While we were present at this year’s North American International Auto Show in Detroit, the Ford Motor Company booth was partaking in a rather bold, viral marketing maneuver; if you sent a text message to a certain “special” number, an R/C drone would pick up an unassembled model of a 2017 Ford F-150 Raptor, and fly it to you.
Well, what started off innocuously viral ended in controversy; many visitors voiced safety concerns, the fire department was phoned, and the drones were grounded for about an hour as a more restricted flight area was roped-off.
(Fun fact: The blades of a remote-controlled quadricopter do not, in fact, spin with enough force to sever a human head. -ed.)
Well, for those who missed their chance to have a drone-delivered Ford F-150 Raptor delivered to them at the NAIAS, you can now get one delivered by an equally cutting-edge, trendy bit of tech: a 3D printer.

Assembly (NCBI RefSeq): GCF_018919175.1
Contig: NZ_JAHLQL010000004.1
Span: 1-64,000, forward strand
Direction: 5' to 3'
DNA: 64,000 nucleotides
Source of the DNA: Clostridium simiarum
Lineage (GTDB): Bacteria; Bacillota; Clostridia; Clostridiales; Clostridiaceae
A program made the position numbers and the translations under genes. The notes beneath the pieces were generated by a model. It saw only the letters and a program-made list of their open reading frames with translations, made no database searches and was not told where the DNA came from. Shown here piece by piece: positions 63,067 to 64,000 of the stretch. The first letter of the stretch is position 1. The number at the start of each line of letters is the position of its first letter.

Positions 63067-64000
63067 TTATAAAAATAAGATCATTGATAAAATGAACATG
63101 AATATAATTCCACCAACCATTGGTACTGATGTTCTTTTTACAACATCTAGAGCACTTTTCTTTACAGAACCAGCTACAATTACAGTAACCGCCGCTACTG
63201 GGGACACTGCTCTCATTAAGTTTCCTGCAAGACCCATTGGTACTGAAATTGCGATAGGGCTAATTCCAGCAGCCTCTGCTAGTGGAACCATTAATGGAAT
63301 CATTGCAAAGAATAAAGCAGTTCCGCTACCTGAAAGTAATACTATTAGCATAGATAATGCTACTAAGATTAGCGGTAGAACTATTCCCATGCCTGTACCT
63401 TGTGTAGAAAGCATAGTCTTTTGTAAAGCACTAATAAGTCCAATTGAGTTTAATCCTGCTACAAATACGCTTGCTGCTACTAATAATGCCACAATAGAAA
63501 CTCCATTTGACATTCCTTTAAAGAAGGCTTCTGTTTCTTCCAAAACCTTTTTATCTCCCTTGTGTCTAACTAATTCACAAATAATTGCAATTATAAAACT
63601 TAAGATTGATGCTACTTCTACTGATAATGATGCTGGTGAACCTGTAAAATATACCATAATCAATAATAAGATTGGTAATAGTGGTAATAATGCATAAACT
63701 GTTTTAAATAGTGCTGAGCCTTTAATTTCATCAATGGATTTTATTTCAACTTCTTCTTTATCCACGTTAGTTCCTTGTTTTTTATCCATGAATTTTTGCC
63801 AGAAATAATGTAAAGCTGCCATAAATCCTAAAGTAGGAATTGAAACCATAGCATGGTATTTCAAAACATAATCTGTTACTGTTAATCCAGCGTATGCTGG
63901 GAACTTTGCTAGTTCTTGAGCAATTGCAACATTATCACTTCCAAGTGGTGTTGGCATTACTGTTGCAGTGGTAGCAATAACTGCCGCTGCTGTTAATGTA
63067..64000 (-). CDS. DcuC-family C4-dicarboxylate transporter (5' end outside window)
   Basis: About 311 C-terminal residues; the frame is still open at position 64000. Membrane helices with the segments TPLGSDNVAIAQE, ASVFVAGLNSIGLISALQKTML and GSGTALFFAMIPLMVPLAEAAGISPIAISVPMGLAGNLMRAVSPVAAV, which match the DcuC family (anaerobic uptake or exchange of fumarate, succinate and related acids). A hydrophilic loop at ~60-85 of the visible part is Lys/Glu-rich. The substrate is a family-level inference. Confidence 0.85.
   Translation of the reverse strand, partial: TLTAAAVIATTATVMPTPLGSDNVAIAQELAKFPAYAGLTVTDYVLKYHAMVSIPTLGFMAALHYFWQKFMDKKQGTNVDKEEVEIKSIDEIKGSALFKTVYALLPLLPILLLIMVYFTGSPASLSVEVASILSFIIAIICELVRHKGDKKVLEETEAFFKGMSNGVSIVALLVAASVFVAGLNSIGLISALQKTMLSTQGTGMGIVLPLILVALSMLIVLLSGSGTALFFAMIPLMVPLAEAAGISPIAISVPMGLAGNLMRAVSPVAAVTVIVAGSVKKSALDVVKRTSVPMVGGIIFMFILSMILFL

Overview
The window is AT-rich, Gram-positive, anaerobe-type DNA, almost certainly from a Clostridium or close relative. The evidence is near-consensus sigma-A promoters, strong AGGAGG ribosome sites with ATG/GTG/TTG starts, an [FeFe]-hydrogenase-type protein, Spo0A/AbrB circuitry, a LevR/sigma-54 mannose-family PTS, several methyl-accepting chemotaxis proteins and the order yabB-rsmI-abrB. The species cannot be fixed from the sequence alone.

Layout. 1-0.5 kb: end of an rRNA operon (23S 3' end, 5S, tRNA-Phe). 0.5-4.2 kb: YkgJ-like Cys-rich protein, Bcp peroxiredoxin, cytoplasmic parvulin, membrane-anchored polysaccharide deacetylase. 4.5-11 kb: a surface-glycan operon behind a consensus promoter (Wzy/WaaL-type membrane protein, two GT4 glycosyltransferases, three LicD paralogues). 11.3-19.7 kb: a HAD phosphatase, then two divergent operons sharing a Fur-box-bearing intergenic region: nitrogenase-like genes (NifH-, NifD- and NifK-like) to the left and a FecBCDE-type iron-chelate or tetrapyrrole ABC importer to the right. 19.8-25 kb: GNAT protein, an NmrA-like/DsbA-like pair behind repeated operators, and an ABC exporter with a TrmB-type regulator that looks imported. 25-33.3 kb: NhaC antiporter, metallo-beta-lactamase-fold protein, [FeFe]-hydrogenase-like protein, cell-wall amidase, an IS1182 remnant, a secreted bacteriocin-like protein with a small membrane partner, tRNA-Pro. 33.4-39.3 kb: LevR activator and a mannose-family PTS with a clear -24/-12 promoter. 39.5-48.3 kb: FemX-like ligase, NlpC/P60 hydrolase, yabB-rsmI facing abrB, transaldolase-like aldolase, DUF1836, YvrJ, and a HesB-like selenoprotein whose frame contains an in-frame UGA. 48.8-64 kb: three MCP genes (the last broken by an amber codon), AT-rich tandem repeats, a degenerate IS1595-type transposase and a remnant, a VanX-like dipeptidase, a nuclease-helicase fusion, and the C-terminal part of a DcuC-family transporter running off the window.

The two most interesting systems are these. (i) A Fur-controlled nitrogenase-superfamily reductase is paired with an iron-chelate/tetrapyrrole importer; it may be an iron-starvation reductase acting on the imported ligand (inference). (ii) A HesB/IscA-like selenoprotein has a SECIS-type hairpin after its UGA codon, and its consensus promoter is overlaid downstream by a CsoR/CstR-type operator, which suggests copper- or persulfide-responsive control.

Ford has become the first automaker to set up an online store of 3D printer files for licensed models of some of its automotive wares. So far, the list of available models includes the Ford F-150 Raptor, Mustang Shelby GT350R, Focus RS, Focus ST, and Fiesta ST. More models are soon to follow.
You do have your own 3D printer, don’t you?
We didn’t think so. The Ford model shop caters to a bit of a niche market at the moment, but the technology is certainly gaining traction among households. Citing a study by Juniper Research, Ford states that private sales of 3D printers are expected to exceed 1 million units 2018, up from 44,000 per year in 2014.
Ford’s shop of 3D printer files was created by TurboSquid, which had already established itself as a leading source of 3-dimensional automobile images, most commonly for use in video games. Beside downloading 3D printer files for use at home, one can alternatively order a printed 1/32nd scale model directly from the site.
Check-in with 3d.ford.com to download or order.